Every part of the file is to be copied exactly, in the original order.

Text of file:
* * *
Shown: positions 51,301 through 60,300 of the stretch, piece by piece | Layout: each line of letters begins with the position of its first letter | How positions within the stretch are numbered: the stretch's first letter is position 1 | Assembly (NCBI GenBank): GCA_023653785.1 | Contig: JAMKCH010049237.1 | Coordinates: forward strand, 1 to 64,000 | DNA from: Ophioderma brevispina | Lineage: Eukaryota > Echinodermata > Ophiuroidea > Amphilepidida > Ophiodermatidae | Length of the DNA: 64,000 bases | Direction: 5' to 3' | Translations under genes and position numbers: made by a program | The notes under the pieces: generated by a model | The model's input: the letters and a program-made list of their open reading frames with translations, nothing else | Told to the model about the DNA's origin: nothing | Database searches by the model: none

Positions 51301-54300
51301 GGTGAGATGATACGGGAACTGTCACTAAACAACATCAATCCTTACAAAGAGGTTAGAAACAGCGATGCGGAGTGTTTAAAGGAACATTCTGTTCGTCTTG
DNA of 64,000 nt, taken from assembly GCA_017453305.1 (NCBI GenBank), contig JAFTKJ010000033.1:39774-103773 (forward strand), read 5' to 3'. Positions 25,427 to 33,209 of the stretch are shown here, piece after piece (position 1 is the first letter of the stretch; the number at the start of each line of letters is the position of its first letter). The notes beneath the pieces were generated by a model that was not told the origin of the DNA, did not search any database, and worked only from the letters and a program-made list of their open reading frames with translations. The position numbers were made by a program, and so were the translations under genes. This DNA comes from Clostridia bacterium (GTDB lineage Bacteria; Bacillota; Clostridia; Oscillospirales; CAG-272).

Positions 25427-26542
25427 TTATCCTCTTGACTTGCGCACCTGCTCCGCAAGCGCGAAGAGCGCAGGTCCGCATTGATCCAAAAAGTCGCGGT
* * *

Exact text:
Shown: positions 51,301 through 60,300 of the stretch, piece by piece | Layout: each line of letters begins with the position of its first letter | How positions within the stretch are numbered: the stretch's first letter is position 1 | Assembly (NCBI GenBank): GCA_023653785.1 | Contig: JAMKCH010049237.1 | Coordinates: forward strand, 1 to 64,000 | DNA from: Ophioderma brevispina | Lineage: Eukaryota > Echinodermata > Ophiuroidea > Amphilepidida > Ophiodermatidae | Length of the DNA: 64,000 bases | Direction: 5' to 3' | Translations under genes and position numbers: made by a program | The notes under the pieces: generated by a model | The model's input: the letters and a program-made list of their open reading frames with translations, nothing else | Told to the model about the DNA's origin: nothing | Database searches by the model: none

Positions 51301-54300
51301 GGTGAGATGATACGGGAACTGTCACTAAACAACATCAATCCTTACAAAGAGGTTAGAAACAGCGATGCGGAGTGTTTAAAGGAACATTCTGTTCGTCTTG
DNA of 64,000 nt, taken from assembly GCA_017453305.1 (NCBI GenBank), contig JAFTKJ010000033.1:39774-103773 (forward strand), read 5' to 3'. Positions 25,427 to 33,209 of the stretch are shown here, piece after piece (position 1 is the first letter of the stretch; the number at the start of each line of letters is the position of its first letter). The notes beneath the pieces were generated by a model that was not told the origin of the DNA, did not search any database, and worked only from the letters and a program-made list of their open reading frames with translations. The position numbers were made by a program, and so were the translations under genes. This DNA comes from Clostridia bacterium (GTDB lineage Bacteria; Bacillota; Clostridia; Oscillospirales; CAG-272).

Positions 25427-26542
25427 TTATCCTCTTGACTTGCGCACCTGCTCCGCAAGCGCGAAGAGCGCAGGTCCGCATTGATCCAAAAAGTCGCGGT